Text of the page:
Shaw v. Hunt, 517 U.S. 899, 22 (1996)

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Stevens, J., dissenting

rather than to redress any racially discriminatory treatment that the electoral process has imposed. In this instance, therefore, I shall consider the standing question in light of the majority's assertions about the nature of the underlying constitutional challenge.

I begin by noting that this case reveals the Shaw claim to be useful less as a tool for protecting against racial discrimination than as a means by which state residents may second-guess legislative districting in federal court for partisan ends. The plaintiff-intervenors in this case are Republicans. It is apparent from the record that their real grievance is that they are represented in Congress by Democrats when they would prefer to be represented by members of their own party. They do not suggest that the racial identity of their representatives is a matter of concern, but it is obvious that their political identity is critical. See Pope v. Blue, 809 F. Supp. 392 (WDNC 1992).

Significantly, from the outset of the legislative deliberations, the Republican Party did not oppose the creation of more than one majority-minority district. Indeed, several plans proposed by the Republicans in the state legislature provided two such districts. 861 F. Supp. 408, 460 (EDNC 1994). However, now that the State has created a district that is designed to preserve Democratic incumbents, and now that the plaintiff-intervenors' partisan gerrymandering suit has been dismissed for failure to state a claim, these intervenors have joined this racial gerrymandering challenge.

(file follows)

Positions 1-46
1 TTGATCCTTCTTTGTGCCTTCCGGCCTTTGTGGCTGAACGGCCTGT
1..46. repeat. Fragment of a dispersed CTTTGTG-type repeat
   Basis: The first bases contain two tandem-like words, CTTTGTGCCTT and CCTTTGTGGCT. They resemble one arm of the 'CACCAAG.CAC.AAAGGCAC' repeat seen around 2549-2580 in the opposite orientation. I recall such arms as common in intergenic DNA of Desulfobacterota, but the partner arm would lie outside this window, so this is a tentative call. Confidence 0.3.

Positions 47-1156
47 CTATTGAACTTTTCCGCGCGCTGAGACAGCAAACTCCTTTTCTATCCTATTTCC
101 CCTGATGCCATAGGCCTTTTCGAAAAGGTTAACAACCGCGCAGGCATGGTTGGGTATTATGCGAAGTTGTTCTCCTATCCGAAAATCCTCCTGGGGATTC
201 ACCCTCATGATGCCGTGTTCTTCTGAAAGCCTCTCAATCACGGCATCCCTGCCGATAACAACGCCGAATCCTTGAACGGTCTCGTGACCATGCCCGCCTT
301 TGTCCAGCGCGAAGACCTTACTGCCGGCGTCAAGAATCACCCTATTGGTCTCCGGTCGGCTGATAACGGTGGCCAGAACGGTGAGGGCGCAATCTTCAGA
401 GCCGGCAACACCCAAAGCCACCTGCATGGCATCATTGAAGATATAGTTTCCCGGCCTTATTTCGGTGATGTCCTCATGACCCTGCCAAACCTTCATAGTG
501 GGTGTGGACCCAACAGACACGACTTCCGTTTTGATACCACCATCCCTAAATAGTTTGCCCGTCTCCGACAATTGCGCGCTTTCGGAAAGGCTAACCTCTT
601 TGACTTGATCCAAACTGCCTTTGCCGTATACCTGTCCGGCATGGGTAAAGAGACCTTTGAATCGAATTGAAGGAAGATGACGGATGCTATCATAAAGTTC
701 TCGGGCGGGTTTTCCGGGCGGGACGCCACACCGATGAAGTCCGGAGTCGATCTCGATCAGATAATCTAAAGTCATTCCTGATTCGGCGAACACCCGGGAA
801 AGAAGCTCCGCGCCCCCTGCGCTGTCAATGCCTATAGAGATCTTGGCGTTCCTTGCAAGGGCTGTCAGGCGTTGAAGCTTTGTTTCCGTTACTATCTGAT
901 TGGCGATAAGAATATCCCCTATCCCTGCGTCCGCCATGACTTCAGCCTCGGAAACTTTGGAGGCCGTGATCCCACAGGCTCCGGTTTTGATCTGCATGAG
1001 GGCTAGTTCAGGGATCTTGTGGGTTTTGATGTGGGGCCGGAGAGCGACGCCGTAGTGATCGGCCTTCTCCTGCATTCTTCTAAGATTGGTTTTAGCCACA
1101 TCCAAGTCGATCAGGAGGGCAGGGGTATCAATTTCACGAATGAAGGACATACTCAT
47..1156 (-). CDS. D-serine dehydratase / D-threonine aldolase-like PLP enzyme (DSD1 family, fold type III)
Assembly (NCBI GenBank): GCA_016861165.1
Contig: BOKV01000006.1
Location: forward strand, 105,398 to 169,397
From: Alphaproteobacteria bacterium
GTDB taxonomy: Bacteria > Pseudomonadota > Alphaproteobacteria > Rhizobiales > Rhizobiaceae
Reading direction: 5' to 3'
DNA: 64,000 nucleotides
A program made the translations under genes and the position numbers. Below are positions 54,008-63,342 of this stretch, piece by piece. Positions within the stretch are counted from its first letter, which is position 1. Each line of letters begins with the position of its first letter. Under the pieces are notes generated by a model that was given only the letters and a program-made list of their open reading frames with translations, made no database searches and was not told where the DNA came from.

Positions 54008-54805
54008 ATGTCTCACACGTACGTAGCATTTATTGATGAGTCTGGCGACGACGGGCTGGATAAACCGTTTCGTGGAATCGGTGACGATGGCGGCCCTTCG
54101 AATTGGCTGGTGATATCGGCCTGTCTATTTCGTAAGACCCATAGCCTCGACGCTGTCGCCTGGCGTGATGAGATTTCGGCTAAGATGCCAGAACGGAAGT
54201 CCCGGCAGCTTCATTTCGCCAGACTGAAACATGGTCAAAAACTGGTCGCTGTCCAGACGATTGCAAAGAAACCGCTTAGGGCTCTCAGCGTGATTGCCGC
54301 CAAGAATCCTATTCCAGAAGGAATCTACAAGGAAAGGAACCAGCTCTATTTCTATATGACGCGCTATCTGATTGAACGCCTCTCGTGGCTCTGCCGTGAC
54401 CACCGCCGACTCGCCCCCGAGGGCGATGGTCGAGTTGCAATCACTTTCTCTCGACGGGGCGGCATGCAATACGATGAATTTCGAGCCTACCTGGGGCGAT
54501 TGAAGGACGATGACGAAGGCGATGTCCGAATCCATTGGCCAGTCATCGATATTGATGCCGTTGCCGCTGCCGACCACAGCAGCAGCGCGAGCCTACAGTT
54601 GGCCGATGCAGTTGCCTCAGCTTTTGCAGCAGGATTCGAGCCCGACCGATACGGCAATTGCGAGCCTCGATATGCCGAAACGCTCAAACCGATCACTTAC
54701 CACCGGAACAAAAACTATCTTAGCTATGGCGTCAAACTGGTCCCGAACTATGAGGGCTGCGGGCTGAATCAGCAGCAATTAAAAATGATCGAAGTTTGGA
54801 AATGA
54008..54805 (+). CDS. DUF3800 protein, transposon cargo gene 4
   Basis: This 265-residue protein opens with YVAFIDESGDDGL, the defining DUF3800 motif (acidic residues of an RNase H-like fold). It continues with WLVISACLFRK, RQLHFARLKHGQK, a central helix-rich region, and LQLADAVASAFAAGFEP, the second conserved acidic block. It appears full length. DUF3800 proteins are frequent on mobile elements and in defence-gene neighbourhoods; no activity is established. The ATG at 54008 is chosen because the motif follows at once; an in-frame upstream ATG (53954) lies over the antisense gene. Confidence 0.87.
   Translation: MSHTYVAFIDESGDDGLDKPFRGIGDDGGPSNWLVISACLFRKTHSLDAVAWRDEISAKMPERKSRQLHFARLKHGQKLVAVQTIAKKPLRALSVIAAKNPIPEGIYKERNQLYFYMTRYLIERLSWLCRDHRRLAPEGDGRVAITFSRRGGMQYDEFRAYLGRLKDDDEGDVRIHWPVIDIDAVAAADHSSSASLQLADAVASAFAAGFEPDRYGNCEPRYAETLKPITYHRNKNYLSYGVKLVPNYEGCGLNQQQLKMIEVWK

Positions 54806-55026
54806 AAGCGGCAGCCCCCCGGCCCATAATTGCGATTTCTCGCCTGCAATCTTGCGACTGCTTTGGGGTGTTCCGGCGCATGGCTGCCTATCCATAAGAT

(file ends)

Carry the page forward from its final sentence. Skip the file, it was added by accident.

It is plain that these intervenors are using their allegations of impermissibly race-based districting to achieve the same substantive result that their previous, less emotionally charged partisan gerrymandering challenge failed to secure. In light of the amorphous nature of the race discrimination claim recognized in Shaw I, it is inevitable that allegations of racial gerrymandering will become a standard means by which unsuccessful majority-race candidates, and their par-

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